Akshay S. Jagdale - KeyBanc Capital Markets Inc., Research Division

And just one last one. On -- this is regarding your ability to maintain or even improve your margin structure on that product in light of a competitive entry because, again, most people assume with new entrants, margins will come down. What we're hearing is because this category continues to grow very solidly and has not been established because of a low price point per se is that there's no incentive on the part of the retailer to really lower price points to the consumers. So I'm -- I think of the same belief as you are, that margins will continue to be pretty good in this category, at least for the foreseeable future, but I just wanted to get your updated view on that and what's your comfort level? Has it gone better in terms of your view on the margins that are available to a quality manufacturer like yourself?

Dennis F. Riordan

Well, actually, I think that this -- we think this is a good category. We think it's going to remain a good category for quite some time. We think that -- to your point, the nice thing about this for private label is that it's got a brand that's dominant and has a great R&D. They advertise, they market, they've got innovation, they've got all the right things to protect the brand, to protect the category and that will allow private label to have their niche inside that and kind of fit under that nice umbrella. And the key for us is to continue to focus on the premium side, which we will do, and we think it's got a long runway of opportunity here. And so we're very pleased with this. As Sam said, it's been an organic growth for us and a lot of innovation. And that's one of the hallmarks of a great long-term category.

Akshay S. Jagdale - KeyBanc Capital Markets Inc., Research Division

And so pricing is very -- how would you characterize the pricing environment? I know Sam said you'd be looking at those price caps carefully, how would you characterize that environment within single-serve coffee right now?

Dennis F. Riordan

I think the category dynamics are very good right now and they will stay very good.

Operator

And we'll take our next question from David Driscoll with Citi.

David Driscoll - Citigroup Inc, Research Division

A couple of questions. I wanted to go to the North American Retail grocery overall segment for the fourth quarter. And can you talk a little bit about why margins were down year-on-year? I think volumes, Sam, I knew you said in the release, volume/mix was up 8.7%. Usually, when we see such strong volume growth in the quarter, we would expect some kind of volume leverage. So maybe you guys could explain the margins in the quarter just on that segment a little bit.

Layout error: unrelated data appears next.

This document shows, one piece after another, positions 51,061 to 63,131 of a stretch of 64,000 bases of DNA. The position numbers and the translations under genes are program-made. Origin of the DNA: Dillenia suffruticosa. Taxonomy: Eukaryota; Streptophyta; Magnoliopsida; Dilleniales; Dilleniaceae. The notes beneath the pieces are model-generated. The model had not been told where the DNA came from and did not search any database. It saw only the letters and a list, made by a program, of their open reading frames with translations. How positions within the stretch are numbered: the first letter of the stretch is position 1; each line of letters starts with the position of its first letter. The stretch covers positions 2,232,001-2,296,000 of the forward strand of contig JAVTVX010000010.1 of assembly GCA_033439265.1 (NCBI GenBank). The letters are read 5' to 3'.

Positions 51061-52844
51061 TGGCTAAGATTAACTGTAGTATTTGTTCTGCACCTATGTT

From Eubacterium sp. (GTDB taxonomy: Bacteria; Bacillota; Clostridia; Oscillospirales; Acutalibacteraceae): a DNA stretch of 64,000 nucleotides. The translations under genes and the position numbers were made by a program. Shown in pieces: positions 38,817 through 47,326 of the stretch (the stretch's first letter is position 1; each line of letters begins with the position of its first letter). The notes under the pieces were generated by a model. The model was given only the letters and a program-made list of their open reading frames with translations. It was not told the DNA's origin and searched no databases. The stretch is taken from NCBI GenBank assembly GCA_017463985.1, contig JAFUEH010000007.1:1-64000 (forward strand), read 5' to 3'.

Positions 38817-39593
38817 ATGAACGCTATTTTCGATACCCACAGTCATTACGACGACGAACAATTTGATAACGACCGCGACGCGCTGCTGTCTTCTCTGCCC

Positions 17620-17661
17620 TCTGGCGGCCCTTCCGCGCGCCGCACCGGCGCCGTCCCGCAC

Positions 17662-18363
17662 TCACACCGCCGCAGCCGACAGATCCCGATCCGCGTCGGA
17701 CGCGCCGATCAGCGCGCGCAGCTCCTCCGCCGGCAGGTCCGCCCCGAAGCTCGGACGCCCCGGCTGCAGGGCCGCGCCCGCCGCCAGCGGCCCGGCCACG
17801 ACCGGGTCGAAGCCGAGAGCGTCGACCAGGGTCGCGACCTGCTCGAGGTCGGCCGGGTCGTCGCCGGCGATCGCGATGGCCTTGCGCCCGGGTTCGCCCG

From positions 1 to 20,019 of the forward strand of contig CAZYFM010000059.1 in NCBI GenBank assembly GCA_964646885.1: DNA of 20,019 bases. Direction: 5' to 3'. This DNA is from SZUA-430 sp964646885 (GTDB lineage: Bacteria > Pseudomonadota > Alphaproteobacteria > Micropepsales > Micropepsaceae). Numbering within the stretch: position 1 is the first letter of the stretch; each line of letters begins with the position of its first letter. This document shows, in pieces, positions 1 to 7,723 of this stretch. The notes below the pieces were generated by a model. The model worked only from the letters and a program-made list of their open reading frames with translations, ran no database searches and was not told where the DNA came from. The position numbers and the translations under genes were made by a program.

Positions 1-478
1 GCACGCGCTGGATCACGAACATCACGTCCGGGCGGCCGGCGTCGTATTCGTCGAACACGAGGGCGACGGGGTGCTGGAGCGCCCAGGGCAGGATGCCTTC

Dennis F. Riordan

Yes, we did positively there. But one of the things that we still have and it's been consistent with the third quarter, David, is we continue to see a -- still a fairly strong push to the value products. So in certain categories where we did very well, at hot cereal for instance, we're still seeing very strong demand for something like tube oats, which are much more of a commodity product, ahead of something like the single-serve instant oats. So that type of mix is still there, it hasn't changed significantly, and that's why the margins stayed relatively steady with the third quarter.

David Driscoll - Citigroup Inc, Research Division

Okay. But over the course of time, I mean, seeing the strong volume growth, you would expect to see margin improvement, not flat margins, on a longer term basis, is that accurate?

Dennis F. Riordan

That's accurate. And that's why next year, we're targeting the 100 basis point improvement. Certainly, we'd love to see more, but I think we're going to be back on the road to the margins going north again instead of south.

David Driscoll - Citigroup Inc, Research Division

Well, that's a pleasant advantage. On soup, can you discuss specifically what sales and margins were? And then most importantly, what I really want to understand is, explicitly, what's the dollar loss in sales in 2013 because of the soup issue?

Sam K. Reed